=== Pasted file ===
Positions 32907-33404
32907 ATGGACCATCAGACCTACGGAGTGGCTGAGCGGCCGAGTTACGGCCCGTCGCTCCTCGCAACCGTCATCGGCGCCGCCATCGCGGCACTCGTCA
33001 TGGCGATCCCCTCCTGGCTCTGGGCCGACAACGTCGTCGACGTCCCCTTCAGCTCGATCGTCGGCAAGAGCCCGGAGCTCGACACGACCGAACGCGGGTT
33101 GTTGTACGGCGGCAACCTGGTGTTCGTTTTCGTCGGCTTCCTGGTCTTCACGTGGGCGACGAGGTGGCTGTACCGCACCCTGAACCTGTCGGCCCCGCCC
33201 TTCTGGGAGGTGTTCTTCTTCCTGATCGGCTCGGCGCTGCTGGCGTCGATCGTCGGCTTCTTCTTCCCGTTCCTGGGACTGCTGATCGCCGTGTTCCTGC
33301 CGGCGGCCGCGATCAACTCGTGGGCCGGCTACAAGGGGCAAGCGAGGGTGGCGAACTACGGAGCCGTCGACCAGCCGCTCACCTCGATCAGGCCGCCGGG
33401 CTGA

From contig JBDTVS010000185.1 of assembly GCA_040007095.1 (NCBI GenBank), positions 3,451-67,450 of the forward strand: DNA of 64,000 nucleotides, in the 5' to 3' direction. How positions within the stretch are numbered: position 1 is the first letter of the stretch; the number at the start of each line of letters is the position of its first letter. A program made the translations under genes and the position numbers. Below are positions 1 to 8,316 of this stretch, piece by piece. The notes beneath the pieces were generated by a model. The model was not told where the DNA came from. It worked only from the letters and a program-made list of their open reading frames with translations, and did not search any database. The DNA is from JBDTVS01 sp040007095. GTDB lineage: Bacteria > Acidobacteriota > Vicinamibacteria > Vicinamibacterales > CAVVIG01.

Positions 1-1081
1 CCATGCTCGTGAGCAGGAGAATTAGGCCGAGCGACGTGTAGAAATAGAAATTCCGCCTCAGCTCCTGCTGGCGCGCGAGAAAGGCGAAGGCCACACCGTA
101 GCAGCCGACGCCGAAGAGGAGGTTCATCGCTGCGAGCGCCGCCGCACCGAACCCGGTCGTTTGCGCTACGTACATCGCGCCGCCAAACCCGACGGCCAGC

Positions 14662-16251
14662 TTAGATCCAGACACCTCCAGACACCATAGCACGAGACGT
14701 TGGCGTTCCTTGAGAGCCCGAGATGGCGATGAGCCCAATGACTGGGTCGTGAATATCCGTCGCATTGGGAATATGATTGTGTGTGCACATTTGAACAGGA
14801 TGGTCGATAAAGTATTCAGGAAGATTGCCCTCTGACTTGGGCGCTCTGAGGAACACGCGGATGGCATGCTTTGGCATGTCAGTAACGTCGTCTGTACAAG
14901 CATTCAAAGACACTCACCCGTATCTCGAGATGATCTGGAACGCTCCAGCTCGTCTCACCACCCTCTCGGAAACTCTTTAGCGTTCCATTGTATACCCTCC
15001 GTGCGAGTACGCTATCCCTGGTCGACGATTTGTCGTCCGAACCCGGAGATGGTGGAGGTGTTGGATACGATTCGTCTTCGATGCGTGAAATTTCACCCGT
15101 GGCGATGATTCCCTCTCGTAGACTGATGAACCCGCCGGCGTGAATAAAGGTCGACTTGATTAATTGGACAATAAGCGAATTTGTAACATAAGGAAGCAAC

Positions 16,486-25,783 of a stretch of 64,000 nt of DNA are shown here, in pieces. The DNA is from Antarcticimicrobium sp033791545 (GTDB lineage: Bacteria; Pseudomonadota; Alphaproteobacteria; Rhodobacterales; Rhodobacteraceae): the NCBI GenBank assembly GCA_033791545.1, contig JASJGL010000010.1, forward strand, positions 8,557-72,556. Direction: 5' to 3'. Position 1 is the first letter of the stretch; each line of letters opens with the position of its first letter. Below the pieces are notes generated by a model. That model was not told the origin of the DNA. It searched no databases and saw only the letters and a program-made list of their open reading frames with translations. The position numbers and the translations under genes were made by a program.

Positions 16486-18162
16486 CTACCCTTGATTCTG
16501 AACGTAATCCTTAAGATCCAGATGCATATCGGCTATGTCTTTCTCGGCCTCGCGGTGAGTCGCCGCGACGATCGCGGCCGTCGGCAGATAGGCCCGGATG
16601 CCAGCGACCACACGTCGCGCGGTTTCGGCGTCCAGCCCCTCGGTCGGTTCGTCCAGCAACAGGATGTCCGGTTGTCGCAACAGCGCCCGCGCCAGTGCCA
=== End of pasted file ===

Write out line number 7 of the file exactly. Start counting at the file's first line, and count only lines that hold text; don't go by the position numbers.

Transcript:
33401 CTGA